The year of historic spending for the semiconductor industry continues with the news that Samsung is set to announce it will build a US$17 billion chip plant in Taylor, Texas. This news will become official at 5pm local time, as part of the state governor’s scheduled “economic address,” reveals the WSJ. Current estimates are that the new Samsung facility will be up and running towards the end of 2024.
Insiders “familiar with the matter” tipped off the WSJ about this huge investment by Samsung into the US economy. Tech and business watchers will be very aware of President Biden’s push for an expansion in US semiconductor production, and it looks like it will be going full steam ahead when we add this Samsung news to the already set in stone projects/investments by the likes of Intel and TSMC. All the companies set on this course get generous government / state subsidies and tax breaks. In the case of Samsung in Texas, it is apparently going to benefit from property tax breaks of over 90 per cent for the next 10 years, with the write-offs declining in the following decades. As well as the semiconductor production and expertise injection into the US, there should be 1,800 high-skilled jobs for Texans once the facility is up and running.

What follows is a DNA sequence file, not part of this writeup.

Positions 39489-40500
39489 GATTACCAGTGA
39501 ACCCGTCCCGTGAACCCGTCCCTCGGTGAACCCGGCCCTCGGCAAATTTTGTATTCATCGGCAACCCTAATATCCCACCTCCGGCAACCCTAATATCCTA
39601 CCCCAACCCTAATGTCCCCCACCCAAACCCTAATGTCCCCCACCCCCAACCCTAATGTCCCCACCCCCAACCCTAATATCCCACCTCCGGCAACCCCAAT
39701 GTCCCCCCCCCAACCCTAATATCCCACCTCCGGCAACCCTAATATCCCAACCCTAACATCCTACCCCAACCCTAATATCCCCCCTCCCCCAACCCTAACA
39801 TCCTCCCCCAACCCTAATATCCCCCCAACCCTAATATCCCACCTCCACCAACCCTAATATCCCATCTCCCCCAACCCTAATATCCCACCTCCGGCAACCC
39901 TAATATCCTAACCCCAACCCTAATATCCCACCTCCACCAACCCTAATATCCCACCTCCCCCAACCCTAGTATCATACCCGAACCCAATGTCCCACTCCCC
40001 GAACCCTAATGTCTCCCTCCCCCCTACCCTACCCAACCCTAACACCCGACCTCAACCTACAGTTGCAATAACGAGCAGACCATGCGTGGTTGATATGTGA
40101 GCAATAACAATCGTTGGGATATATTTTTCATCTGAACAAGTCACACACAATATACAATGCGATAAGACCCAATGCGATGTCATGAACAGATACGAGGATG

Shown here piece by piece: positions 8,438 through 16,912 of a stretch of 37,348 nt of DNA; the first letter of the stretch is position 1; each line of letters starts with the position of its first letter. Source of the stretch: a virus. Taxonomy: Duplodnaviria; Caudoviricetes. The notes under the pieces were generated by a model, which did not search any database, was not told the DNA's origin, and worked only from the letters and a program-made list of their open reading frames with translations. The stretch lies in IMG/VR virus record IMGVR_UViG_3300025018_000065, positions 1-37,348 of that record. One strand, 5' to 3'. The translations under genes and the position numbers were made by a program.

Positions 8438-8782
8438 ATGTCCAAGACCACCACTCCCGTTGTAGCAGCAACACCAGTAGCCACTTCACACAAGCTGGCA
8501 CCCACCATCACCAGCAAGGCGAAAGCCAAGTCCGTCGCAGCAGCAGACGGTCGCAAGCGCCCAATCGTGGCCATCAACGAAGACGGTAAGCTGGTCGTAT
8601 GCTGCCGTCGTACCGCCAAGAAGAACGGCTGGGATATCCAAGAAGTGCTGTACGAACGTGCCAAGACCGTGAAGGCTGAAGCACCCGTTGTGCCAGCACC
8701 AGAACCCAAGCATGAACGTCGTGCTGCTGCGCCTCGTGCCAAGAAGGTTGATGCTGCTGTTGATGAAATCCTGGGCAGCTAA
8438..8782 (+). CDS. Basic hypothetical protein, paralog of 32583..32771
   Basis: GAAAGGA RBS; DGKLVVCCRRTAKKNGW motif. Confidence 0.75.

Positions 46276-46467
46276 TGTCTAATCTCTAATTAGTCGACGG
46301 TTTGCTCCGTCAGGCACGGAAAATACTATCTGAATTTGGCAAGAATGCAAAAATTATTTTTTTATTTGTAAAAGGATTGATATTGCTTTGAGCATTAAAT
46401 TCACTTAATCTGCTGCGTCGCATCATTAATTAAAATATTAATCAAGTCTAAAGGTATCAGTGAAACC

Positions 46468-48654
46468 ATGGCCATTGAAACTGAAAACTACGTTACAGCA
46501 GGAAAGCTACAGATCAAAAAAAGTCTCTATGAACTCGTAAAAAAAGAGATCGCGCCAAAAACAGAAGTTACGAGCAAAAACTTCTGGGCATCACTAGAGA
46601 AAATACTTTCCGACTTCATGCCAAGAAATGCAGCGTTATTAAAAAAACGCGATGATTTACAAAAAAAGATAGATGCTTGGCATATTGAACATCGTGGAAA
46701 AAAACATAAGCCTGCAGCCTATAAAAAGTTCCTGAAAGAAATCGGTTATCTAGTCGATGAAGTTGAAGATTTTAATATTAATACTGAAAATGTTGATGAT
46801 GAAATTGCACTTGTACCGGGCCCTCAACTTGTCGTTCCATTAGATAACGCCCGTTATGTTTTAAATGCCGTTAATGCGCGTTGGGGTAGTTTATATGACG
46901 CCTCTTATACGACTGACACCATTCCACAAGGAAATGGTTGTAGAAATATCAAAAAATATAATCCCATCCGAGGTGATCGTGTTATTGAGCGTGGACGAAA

Samsung has had a presence in Texas for years, so it is quite natural for it to make a major investment in this state. The South Korean tech giant reportedly considered other locations in the US, including Arizona, Florida, and New York, but Texas had the best incentives package, according to Reuters. Some background info about the specific location (Taylor) is that it is a town in Williamson County, with a population of 17,000, located about 30 miles from Austin. Samsung has long had a presence in Austin, but the Taylor facility with 1,200 acres is said to be much larger.
Semiconductor industry spending in 2021
Samsung has plans to invest >$205 billion over the next three years, TSMC plans to spend >$100 billion over the next three years, and Intel had plans to spend >$100 billion in the US and Europe over the next decade. Remember that Samsung doesn’t just make processors, it is a big contributor to the DRAM, NAND, and other semiconductor industries too. Its specific purpose for the Texan plant is said to be for the output of “advanced logic chips.”
Chip shortage end in sight?
No one will deny we are in an unprecedented chip drought, even though some areas of the industry (line NAND) don’t seem to be badly affected at all. Club386 recently reported on Adata’s chairman discussing DDR5 shortages, where he shared his expectations that DDR5 supplies would be ample by next summer. One worry that the semiconductor giants must have is that by the time all these mega factories go online in the next three to four years, they will be facing the problem of a supply glut, with all the problems that creates for such businesses.